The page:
Tag Archives: travel

Dabbling in the Dead Sea

As a teenager in the 1980s, inspired by an older cousin’s example, I dreamed of spending time as a ‘work-for-hire’ in a kibbutz. (It didn’t seem too far, workwise, from growing up on a farm but it offered novelty in other aspects.) I had forgotten that, until the BB and I arrived at our accommodation near the Dead Sea.

Fortunately, this was not our accommodation.

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Jaffa: Dishevelled Delight

The Holy Land is baking and laid over with haze. Brown smudges the horizon as if a painter has worked it with her thumb. The buildings are chunks of dirty brown-grey or cream. From the aeroplane, they seem to hug the ground. Even the taller blocks hunker down. Soon, the reason becomes clear: flat roofs. They cut off and create a no-nonsense appearance rather than the illusion of  uplift. Occasionally I spot a cluster of dull red roofs with low gradients; insufficient to alter the perception.

Tonight we stay in Jaffa (or Yafo) – the port from which Jonah set sail. Not only that, it was here that Perseus rescued Andromeda from the sea monster, Cetus. They have the rocks to prove it.

Waves break on Andromeda’s Rocks near The Sea Mosque.

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Porridge in the Pale Mountains

Signor Porridge is giddy with excitement.

flower with whirling background

So much so that he barely knows what’s up and what’s down.

Porridge in the Dolomites Continue reading

Flamenco on the Roof

Last night I saw live flamenco.

Almost unknowingly, I have carried it with me since my childhood in rural Australia.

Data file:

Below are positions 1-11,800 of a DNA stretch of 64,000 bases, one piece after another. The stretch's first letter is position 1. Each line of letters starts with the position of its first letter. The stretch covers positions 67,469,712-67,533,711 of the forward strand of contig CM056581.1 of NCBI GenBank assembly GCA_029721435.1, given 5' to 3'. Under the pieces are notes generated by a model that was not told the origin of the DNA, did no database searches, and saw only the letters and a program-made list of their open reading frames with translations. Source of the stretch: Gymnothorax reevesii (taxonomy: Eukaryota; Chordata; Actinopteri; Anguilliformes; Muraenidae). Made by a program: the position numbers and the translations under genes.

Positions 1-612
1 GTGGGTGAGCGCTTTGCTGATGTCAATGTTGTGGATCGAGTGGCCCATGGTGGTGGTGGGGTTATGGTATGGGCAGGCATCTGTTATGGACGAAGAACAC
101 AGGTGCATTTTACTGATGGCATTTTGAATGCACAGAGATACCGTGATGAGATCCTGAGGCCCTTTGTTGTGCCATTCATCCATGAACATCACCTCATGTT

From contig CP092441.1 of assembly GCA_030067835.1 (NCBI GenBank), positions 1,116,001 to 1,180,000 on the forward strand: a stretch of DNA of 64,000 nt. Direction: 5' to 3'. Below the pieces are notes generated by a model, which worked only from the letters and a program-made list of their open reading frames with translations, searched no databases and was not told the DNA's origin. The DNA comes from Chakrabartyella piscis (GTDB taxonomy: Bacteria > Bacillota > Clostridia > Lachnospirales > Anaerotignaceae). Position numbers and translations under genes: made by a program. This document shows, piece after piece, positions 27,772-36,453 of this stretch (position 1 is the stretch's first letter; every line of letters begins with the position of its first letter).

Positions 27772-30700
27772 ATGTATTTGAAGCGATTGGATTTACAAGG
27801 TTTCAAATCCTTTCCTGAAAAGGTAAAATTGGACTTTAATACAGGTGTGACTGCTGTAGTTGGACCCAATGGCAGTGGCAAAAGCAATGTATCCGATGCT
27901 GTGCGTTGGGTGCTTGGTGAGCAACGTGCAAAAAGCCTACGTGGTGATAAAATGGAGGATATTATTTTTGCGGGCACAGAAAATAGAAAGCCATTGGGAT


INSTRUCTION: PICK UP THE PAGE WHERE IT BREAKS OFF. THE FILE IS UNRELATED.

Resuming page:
My grandmother returned from an overseas trip with a gift from Spain – an ersatz tortoise-shell comb to add drama to one’s hair. It features a delicate painting of a pair of flamenco dancers. Their tiny, slender bodies emanate grace and drama. (As a child I couldn’t see the passion.) Continue reading

The Gamble of Sunrise

Is watching the sunrise, mountain top to mountain top, worth a 4.15am rise? Getting up very early to experience or accomplish something is a gamble few of us make. After pondering the long list of considerations revolving around the possibility of satisfaction, one is left with good old opportunity cost, “Would I be better off sleeping?” If you can catch such a sunrise any day then maybe you would trade the early rise in summer for a later rise in another season. But, The BB and I cannot.

After we’d bought the tickets for Mammoth Mountain’s* inaugural Sunrise from the Peak in July, friends of ours advised, “It’s only sleep.” They opted not to join us. Continue reading

Fortress and Fairytale

Dear John Crichton-Stuart, 3rd Marquess of Bute,

Thank you for Castell Coch.

Of course, you were not entirely responsible for it – you inherited the ruins and employed William Burges, architect, to rebuild and embellish – but your vision and interest in history (not to mention, vast wealth – weren’t you one of the world’s richest people?) fuelled the project.

HDR+pS Continue reading

Walking and Singing